Category: politics


goodreads 2018.jpgSince 2014, I have set and maintained a relatively modest reading target on ‘Goodreads‘ of 50 titles a year. I find this website invaluable at the end of year when it comes to reviewing the books I’ve read.

Being gifted, and being thoroughly absorbed by, Kazuo Ishiguro’s ‘The Buried Giant’ led me to a reappraisal of the Nobel Prize Winner. Up until then, I’d read only ‘Remains Of The Day’ and hadn’t been particularly drawn to his other novels. The slow, deliberate pace and absence of colloquial language put me off but now this actually drew me in. Perhaps it’s an age thing. Ishiguro skillfully takes the reader deep into the mind and, above all, the memories of his characters. The only novel of his I haven’t read is ‘The Unconsoled’. Aside from the uncharacteristically messy ‘When We Were Orphans’, I rated all of his works very highly.

Getting fixated on this male author sabotaged my resolve to read more female writers this year. By the end of the year only 20 of the 50 were by women. Of these, my two favorite novels, one old and one new, were Sarah Waters’ quietly subversive ‘Fingersmith’ and Gail Honeyman’s funny/sad study of loneliness : ‘Eleanor Oliphant Is Completely Fine’. Continue reading

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bollocksThis is not a political blog but I can’t let the year pass without posting at least one piece about Brexit.

This is a topic that has been discussed and debated to death but still nobody seems clear what the actual consequences will be.

My perspective is as an ex-pat living in Italy who, like many others living abroad, found the result of the vote for the UK to exit the EU both shocking and bewildering.

All of my friends in England voted to remain but one from Northern Ireland close the leave path. This was, for me, an unfathomable decision because she had always struck me as rational woman whose radical left-wing views seemed entirely at odds with self-righteous rightists in the leave camp. What follows is adapted from a reply to a letter she wrote explaining her choice.

Firstly, I’d like to say that I didn’t think I was being so blunt about your decision to vote remain in the referendum. Perhaps my shock/surprise came over stronger than I intended but I didn’t set out to offend and I apologize if this is the way it came over. I certainly didn’t want to suggest you were blindly following leaders. I’ve known you long enough to know, and admire, your free-spirited independence.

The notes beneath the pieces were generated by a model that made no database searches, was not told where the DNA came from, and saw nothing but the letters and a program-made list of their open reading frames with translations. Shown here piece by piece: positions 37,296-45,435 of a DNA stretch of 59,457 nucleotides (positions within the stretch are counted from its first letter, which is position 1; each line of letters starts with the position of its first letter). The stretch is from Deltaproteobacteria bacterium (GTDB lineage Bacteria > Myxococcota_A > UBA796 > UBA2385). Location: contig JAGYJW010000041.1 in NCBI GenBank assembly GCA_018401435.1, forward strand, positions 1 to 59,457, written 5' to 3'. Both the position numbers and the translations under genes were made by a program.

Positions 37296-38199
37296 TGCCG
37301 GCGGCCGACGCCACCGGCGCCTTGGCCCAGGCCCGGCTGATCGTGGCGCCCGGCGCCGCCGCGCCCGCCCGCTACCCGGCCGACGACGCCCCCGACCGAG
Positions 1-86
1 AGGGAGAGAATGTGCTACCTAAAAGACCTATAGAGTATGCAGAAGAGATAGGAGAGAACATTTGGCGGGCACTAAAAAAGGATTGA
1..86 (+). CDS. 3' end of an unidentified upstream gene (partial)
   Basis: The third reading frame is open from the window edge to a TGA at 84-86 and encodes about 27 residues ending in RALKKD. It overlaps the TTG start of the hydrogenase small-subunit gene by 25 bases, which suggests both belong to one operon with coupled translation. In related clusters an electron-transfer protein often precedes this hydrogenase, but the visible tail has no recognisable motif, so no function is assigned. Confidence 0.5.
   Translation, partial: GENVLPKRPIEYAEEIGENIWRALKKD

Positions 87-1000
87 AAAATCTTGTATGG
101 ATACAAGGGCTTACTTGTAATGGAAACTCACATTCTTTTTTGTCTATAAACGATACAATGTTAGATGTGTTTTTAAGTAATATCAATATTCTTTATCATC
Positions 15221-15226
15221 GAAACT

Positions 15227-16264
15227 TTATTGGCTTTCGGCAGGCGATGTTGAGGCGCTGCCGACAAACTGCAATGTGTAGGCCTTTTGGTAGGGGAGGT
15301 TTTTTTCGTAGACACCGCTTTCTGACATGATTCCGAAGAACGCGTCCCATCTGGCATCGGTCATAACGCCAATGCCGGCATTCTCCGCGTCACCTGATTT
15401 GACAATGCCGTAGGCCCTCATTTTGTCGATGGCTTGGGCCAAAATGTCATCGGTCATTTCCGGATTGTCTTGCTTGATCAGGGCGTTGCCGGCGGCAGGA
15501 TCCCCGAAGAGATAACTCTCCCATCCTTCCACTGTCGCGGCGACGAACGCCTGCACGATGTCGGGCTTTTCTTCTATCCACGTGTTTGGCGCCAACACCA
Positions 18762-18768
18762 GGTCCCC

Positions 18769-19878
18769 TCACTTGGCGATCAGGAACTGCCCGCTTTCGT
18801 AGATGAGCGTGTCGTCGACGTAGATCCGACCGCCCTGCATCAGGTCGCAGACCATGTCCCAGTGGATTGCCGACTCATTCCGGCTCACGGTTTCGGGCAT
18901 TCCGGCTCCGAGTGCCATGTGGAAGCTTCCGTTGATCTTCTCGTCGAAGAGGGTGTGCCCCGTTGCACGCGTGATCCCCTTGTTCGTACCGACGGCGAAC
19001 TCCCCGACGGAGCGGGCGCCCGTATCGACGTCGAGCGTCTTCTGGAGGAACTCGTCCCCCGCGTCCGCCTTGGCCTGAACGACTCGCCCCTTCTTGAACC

I think fear of mass immigration was made into a big issue (playing upon inherent racism) but I recognize that this was not the only factor and was clearly was not what swung the vote in your case.

I agree with you that frustration and powerlessness led to people flexing the limited political muscle they had. This is the nature of most referendums and you now see it happening in general elections too.

People are no longer dependent solely on state propaganda or the mainstream media for information. The distrust towards the so-called experts and out of touch politicians is now at a feverish level and anyone with an internet connection now has a voice. However, even in this climate, lies written on buses and cynical poster campaigns still contribute to influencing public opinion. Continue reading

WIDOWS directed by Steve McQueen (UK,USA 2018)

widows_282018_movie_poster29There are many reasons why the best TV series are more rewarding and creative than most current movies and Steve McQueen’s latest feature film illustrates why.

There’s something deeply unsatisfying and frustrating about seeing a complex, multi-layered plot condensed into just over two hours. A story divided into one hour episodes can take its time building nuanced characters and the twists, when they come, they don’t feel forced or rushed.

‘Widows’ is based on Lynda La Plante’s ITV series broadcast in the UK in the early 1980s. La Plante had previously written the peerless ‘Prime Suspect’ starring Helen Mirren which proved that ball-breaking women make compelling protagonists. Continue reading

doughnut book.jpgIn this important book, English economist Kate Raworth sets out an optimistic, many would say idealistic, vision of a new global economy that creates a thriving balance thanks to its distributive and regenerative design.

She is searching for the “sweet spot for humanity” arguing convincingly that the time is ripe for a radical rethink of the profit-driven model that runs, and ruins, too many lives stating that “now is a great moment for unlearning and relearning the fundamentals of economics”.

Given the way the world is rapidly spiraling out of control, it is sadly a case of now or never: “Ours is the first generation to properly understand the damage we have been doing to our planetary household, and probably the last generation with the chance to do something transformative about it”. Continue reading

BRAVE NEW WORLD by Aldous Huxley (1931)

huxleyIn his foreword, Aldous Huxley wrote that “A book about the future can interest us only of its proficies look as though they might conceivably come true”. Unfortunately for us, his nightmarish visions are increasingly coming to seem all too accurate.

Almost half a century before the birth of the world’s first ‘test tube’ baby, Huxley imagined how “newly unbottled babes” might be used to “improve on nature” by replacing the need for parents and what he provocatively defined as the “appalling dangers of family life”. In the ‘new world’ human genes are manipulated to produce docile and efficient workers and consumers.

The promise of sexual freedom and the encouragement of promiscuity serves as a compensation for the absence of political or economic liberty. Dumb movies known as ‘feelies’ have an additional sedating function while a legal drug called ‘soma’ is taken to avert any lingering gloomy thoughts. Continue reading

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